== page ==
How do the thousands of viruses living in our gut affect our health?
How do thousands of newly discovered viruses living in our gut microbiome impact our health?
Viruses are the most numerous biological entities on the planet. In the human gut alone, hundreds of thousands of viruses called bacteriophages are found. These viruses can infect the bacteria that also lives in the gut. The gut microbiome is the community of bacteria, fungi, viruses, and other microorganisms that make their home in the human digestive tract.
While there has been a lot of information shared recently on how imbalances in our gut microbiome can contribute to diseases, relatively little is known about the role our gut bacteria, and the bacteriophages that infect them, play in human health and disease.
To learn more about these bacteriophages, researchers from the Wellcome Trust Sanger Institute analysed over 28,000 gut microbiome samples collected in different parts of the world, and identified over 140,000 viral species living in the human gut, more than half of which have never been seen before. Lead researcher, Dr
Alexandre Almeida, said: “It’s important to remember that not all viruses are harmful, but represent an integral component of the gut ecosystem. Most of the viruses we found have DNA as their genetic material, which is different from the pathogens most people know, such as SARS-CoV-2 or Zika, which are RNA viruses. Secondly, these samples came mainly from healthy individuals who didn’t share any specific diseases. It’s fascinating to see how many unknown species live in our gut, and to try and unravel the link between them and human health.”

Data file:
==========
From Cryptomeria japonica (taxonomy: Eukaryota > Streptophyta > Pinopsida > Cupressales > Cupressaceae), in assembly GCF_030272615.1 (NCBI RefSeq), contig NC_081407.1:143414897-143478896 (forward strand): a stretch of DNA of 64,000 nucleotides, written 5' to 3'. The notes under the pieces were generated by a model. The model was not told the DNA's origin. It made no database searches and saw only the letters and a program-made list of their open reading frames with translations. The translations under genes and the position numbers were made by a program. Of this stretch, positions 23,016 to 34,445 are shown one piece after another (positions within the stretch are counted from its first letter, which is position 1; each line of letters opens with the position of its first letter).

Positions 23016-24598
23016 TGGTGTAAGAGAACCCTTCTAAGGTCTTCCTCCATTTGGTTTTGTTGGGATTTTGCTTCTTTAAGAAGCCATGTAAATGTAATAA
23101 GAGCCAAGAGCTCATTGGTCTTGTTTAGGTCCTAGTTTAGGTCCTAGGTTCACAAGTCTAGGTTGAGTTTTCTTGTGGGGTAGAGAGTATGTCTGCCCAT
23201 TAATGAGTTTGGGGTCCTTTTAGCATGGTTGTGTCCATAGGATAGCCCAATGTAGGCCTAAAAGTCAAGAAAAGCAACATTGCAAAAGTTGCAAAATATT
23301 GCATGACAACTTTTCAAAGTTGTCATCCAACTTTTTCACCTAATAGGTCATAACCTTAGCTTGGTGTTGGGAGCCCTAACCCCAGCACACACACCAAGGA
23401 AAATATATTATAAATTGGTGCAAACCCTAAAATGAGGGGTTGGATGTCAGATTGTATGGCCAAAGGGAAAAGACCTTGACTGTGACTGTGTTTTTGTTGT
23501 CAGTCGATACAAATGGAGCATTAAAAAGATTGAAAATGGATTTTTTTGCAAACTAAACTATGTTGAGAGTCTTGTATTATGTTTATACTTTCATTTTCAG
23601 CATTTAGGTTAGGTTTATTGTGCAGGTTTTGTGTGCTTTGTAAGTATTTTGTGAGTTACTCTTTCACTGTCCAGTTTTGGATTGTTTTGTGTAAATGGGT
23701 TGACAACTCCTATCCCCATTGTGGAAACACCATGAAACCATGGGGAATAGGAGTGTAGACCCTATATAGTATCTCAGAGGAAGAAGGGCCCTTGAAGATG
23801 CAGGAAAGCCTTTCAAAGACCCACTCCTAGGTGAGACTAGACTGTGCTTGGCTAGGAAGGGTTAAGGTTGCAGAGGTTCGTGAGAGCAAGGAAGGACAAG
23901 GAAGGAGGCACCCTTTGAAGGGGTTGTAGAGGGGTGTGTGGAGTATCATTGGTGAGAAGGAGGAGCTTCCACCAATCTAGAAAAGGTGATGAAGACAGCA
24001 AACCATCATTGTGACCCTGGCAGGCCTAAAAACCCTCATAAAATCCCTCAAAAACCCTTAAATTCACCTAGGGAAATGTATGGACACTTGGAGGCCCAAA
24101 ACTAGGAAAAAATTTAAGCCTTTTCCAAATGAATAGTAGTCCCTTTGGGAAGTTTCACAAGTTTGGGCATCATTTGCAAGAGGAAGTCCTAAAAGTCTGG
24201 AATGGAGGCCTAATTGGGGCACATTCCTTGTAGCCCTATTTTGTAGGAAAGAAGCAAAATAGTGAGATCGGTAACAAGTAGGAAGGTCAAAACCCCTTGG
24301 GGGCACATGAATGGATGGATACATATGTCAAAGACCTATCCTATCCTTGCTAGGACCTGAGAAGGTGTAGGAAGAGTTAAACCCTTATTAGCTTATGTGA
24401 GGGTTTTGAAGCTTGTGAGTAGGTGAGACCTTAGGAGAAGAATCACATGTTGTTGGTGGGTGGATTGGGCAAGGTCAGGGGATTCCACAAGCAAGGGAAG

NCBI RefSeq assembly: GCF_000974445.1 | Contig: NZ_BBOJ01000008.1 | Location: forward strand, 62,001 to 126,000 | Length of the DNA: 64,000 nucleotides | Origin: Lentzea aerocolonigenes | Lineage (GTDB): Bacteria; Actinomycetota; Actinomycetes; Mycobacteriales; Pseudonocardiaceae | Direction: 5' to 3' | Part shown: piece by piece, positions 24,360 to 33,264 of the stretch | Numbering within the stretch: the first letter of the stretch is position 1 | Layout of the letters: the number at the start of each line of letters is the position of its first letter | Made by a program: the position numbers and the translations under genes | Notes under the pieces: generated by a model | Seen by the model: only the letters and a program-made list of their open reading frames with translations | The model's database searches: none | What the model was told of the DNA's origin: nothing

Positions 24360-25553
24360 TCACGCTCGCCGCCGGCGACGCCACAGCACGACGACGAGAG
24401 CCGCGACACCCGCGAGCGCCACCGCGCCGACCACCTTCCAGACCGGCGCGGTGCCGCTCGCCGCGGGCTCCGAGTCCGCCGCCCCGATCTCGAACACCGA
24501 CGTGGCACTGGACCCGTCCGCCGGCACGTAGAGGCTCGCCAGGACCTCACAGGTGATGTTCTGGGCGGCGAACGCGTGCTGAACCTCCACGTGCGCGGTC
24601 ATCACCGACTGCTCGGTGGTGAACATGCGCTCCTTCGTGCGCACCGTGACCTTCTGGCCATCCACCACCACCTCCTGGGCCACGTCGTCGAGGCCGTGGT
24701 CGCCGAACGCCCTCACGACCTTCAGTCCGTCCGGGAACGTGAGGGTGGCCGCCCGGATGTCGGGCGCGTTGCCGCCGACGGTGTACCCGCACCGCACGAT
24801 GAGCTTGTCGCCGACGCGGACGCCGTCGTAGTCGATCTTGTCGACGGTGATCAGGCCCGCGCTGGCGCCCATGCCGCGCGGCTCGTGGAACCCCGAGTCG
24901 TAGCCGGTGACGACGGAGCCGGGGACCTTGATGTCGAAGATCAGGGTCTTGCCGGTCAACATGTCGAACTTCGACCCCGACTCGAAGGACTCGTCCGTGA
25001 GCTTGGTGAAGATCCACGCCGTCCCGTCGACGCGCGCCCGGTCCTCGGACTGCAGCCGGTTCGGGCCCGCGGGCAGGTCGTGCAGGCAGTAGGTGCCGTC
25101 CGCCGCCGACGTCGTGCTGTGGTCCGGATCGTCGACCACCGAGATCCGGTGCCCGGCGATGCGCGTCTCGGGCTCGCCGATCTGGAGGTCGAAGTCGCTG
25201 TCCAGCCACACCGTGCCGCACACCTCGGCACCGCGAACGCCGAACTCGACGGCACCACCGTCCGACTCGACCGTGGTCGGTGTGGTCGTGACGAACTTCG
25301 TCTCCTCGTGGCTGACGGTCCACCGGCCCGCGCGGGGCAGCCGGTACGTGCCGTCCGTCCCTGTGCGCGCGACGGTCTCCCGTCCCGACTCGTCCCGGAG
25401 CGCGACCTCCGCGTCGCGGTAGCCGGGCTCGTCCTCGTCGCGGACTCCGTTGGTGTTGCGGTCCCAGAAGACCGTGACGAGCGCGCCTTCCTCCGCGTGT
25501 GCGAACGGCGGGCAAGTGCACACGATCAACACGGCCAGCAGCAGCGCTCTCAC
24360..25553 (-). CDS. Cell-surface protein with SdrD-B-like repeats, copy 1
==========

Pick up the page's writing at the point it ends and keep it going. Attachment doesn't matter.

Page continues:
Among the tens of thousands of viruses discovered, a new highly prevalent clade – a group of viruses believed to have a common ancestor – was identified, which the authors refer to as the Gubaphage. This was found to be the second most prevalent virus clade in the human gut, after the crAssphage, which was discovered in 2014. The results of the study form the basis of the Gut Phage Database (GPD), a highly curated database containing 142,809 non-redundant phage genomes. Dr Trevor Lawley, senior author of the study said: “Bacteriophage research is currently experiencing a renaissance. This high-quality, large-scale catalogue of human gut viruses comes at the right time to serve as a blueprint to guide ecological and evolutionary analysis in future virome studies.”
Want to improve the health of your gut microbiome? Research published in The Journal of Nutrition shows that dietary fibre acts as a food source for the good gut microbiota, helping the bacteria to break down complex foods and provide nutrients. Vegetables, fruits, whole grains, nuts and legumes are important plant sources of dietary fibre and eating a variety of these foods helps promote a diverse gut microbiota.